The Republican National Convention (RNC) is off to a rocky start, with bad weather, last-minute cancellations and unruly delegates causing mass confusion and frustration for convention goers.

Some event cancellations have been due to Hurricane Isaac, which didn't directly hit the Tampa area, but brought unpredictable bursts of rain throughout the first three days of convention festivities. Official convention activities were canceled for Monday over the weekend when the hurricane presented a larger threat than it realistically turned out to be.

Changes in the convention schedule forced some organizations, such as the Harvard University Institute of Politics, to have to cancel events because intended attendees were no longer available to participate. A Harvard event on "The Millennial Impact on the 2012 Election" that was primarily intended for RNC pages, though open to other young convention goers, schedule for lunchtime on Tuesday had to be canceled after hurricane rescheduling moved up the start time of Tuesday's official activities.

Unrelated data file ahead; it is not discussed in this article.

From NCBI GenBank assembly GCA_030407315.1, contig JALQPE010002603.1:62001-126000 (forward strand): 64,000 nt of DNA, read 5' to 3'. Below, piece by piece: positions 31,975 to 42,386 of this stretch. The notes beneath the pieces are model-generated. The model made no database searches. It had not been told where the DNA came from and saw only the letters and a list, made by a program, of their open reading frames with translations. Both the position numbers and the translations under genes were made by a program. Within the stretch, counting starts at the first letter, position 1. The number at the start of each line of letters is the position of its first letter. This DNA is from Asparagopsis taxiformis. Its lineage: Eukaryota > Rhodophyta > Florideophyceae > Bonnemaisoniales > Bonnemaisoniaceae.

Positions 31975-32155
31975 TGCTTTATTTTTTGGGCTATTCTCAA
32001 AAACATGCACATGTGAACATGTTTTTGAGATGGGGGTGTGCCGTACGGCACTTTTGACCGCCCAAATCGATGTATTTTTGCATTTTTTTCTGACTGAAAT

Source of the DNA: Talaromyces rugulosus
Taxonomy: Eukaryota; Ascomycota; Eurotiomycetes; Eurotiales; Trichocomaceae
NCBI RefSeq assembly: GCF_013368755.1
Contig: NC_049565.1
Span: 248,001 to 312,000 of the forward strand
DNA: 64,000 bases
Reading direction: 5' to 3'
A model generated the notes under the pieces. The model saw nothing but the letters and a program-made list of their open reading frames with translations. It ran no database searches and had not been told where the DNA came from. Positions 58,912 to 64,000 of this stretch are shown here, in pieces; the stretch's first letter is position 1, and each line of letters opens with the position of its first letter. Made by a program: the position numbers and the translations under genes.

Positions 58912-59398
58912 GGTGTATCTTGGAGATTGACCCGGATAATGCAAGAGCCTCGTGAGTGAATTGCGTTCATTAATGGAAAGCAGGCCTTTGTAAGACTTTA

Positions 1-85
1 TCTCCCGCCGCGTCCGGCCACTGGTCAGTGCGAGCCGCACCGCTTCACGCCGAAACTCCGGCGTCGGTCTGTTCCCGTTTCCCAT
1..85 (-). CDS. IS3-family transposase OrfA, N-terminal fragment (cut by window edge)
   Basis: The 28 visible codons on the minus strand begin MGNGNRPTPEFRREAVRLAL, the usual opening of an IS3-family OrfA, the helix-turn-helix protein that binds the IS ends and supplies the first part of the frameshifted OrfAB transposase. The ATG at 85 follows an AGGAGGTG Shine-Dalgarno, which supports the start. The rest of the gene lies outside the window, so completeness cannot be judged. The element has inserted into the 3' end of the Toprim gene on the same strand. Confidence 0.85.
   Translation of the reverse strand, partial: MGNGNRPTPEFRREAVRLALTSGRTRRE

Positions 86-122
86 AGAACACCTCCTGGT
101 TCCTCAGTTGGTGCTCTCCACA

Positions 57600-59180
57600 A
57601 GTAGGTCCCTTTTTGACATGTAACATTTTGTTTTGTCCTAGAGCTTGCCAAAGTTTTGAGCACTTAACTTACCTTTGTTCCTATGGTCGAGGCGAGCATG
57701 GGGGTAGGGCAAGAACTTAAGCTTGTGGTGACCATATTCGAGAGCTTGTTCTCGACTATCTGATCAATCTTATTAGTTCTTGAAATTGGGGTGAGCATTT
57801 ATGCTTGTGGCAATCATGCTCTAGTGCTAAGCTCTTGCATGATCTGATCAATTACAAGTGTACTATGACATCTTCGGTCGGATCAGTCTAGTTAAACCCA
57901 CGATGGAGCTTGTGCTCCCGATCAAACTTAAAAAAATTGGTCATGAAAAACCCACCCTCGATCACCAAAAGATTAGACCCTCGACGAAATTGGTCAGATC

Likewise, an Occupy vs. the Tea Party debate to be held at 2010 Senate candidate Christine O'Donnell's "Troublemaker Fest" on Monday night was indefinitely postponed.

Meanwhile, other events, such as the American Conservative Union (ACU) and the Republican State Leadership Committee (RSLC)'s "Nuestra Noche Midnight in Ybor" were too crowded after convention goers planning to attend events that were canceled flocked to the party that featured former Florida Gov. Jeb Bush, New Mexico Gov. Susana Martinez and Florida Sen. Marco Rubio. Only 30 minutes after the party began at 8pm, a fire marshall closed the doors to additional attendees for an hour.

On Tuesday afternoon when the convention officially opened its doors, the chaos continued, when Ron Paul delegates went rogue, shouting "Let him speak" when Paul came in the room and loudly booed New Hampshire Gov. John Sununu when he nominated Mitt Romney as the official GOP Presidential nominee. Paul supporters tweeted that it was a Romney coronation, not a nomination, despite the fact that delegates could still vote for Paul during the nominating process' roll call vote.

The official presidential nominating process was originally set to occur on Thursday ahead of Romney's speech. But after it became clear that disruptions from the Paul delegates could bring unwanted attention to Romney's big night, the roll call vote was rescheduled for Tuesday.

With the storm dissipating both inside and outside of the Tampa Times Forum at the RNC, the rest of the convention, which ends Thursday, will hopefully continue according to plan.